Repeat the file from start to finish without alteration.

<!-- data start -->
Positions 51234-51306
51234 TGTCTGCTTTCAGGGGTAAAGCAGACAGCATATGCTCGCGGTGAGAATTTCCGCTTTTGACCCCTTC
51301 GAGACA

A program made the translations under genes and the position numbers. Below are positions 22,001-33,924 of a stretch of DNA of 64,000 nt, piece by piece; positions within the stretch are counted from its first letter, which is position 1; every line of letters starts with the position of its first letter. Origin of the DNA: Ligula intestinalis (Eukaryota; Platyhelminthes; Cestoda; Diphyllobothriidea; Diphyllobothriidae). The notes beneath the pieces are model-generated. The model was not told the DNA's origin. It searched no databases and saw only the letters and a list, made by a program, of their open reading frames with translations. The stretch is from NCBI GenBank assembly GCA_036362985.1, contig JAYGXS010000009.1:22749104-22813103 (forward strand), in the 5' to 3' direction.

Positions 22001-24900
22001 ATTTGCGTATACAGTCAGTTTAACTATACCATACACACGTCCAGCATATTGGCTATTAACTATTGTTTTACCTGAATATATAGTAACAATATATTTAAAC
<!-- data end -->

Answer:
Positions 51234-51306
51234 TGTCTGCTTTCAGGGGTAAAGCAGACAGCATATGCTCGCGGTGAGAATTTCCGCTTTTGACCCCTTC
51301 GAGACA

A program made the translations under genes and the position numbers. Below are positions 22,001-33,924 of a stretch of DNA of 64,000 nt, piece by piece; positions within the stretch are counted from its first letter, which is position 1; every line of letters starts with the position of its first letter. Origin of the DNA: Ligula intestinalis (Eukaryota; Platyhelminthes; Cestoda; Diphyllobothriidea; Diphyllobothriidae). The notes beneath the pieces are model-generated. The model was not told the DNA's origin. It searched no databases and saw only the letters and a list, made by a program, of their open reading frames with translations. The stretch is from NCBI GenBank assembly GCA_036362985.1, contig JAYGXS010000009.1:22749104-22813103 (forward strand), in the 5' to 3' direction.

Positions 22001-24900
22001 ATTTGCGTATACAGTCAGTTTAACTATACCATACACACGTCCAGCATATTGGCTATTAACTATTGTTTTACCTGAATATATAGTAACAATATATTTAAAC